Iran professor accused, acquitted of stealing US trade secrets is deported
A professor has been deported to Iran after being accused of stealing U.S. trade secrets.
The professor was acquitted of the charge but faced a delay in his deportation, in part because of COVID-19.
Sirous Asgari, an Iranian scientist and professor at Iran’s Sharif University of Technology, has been acquitted after accusations of attempting to steal confidential information. He has since been deported from the U.S. back to Tehran.
Asgari had charges brought against him by federal prosecutors in April 2016. At the time, research on anti-corrosive stainless steel was being conducted at Case Western Reserve University for the U.S. Navy Office of Naval Research.
Federal prosecutors claimed that Asgari had tried to steal the study’s findings.
According to Ken Cuccinelli, acting deputy secretary of Homeland Security, Asgari was acquitted in November 2019. The DHS has been trying to deport him since mid-December. Cuccinelli had spoken with The Associated Press and said that issues had arisen because Iran did not acknowledge him as an Iranian citizen until February.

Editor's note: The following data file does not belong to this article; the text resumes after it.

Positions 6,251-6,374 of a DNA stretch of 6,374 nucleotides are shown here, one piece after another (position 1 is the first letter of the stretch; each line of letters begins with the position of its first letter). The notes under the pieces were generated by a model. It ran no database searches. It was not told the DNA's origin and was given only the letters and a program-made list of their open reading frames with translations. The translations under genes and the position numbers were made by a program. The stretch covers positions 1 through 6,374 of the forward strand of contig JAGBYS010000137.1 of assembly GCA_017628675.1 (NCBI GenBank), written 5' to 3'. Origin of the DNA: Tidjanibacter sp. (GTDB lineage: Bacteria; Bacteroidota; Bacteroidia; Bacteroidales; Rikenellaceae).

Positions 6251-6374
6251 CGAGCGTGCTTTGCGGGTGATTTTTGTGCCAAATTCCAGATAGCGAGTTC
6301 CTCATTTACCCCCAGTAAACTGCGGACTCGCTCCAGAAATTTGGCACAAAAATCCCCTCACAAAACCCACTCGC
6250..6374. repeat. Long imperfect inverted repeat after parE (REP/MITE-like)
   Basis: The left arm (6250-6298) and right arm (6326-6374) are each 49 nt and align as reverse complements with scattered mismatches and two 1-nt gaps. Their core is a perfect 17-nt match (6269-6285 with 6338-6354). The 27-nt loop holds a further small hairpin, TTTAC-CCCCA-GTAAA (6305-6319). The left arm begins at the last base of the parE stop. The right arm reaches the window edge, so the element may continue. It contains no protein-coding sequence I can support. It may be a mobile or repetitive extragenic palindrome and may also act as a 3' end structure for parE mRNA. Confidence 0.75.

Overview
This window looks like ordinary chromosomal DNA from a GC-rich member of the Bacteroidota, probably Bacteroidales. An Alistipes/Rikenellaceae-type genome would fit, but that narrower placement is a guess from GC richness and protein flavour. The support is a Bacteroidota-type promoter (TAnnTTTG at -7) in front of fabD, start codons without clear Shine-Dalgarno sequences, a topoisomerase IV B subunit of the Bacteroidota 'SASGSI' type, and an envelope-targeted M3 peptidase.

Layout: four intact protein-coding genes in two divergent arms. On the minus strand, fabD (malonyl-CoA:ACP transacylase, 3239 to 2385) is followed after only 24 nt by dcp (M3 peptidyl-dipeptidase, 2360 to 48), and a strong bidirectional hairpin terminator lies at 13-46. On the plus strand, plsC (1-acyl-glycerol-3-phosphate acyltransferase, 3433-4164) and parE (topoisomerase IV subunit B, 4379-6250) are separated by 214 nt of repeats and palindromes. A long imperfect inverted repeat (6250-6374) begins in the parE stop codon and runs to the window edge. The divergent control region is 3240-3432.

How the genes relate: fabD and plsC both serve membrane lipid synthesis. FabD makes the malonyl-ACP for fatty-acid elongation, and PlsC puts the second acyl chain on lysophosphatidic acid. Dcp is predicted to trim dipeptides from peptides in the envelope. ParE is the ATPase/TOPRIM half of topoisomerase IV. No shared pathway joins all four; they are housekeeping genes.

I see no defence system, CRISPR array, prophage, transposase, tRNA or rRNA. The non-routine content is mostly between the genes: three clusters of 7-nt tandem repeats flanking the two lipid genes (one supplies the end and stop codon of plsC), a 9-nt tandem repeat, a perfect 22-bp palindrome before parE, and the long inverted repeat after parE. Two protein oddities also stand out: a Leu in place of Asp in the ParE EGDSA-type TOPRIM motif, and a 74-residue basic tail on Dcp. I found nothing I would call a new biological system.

Upon the breakout of the coronavirus and cancellation of flights, Asgari was unable to leave the U.S. While being imprisoned at Louisiana's Winn Correctional Center by U.S. Immigration and Customs Enforcement, Asgari had fallen ill with the coronavirus in April. Hossein Salar Amoli, the deputy education minister of Iran reportedly has said that Asgari has now recovered from the virus.
The news of Asgari's acquittal and deportation comes amid a federal crackdown on college professors and researchers. Campus Reform has recently reported on a number of individuals who have been indicted or pleaded guilty to charges related to their connections with China.
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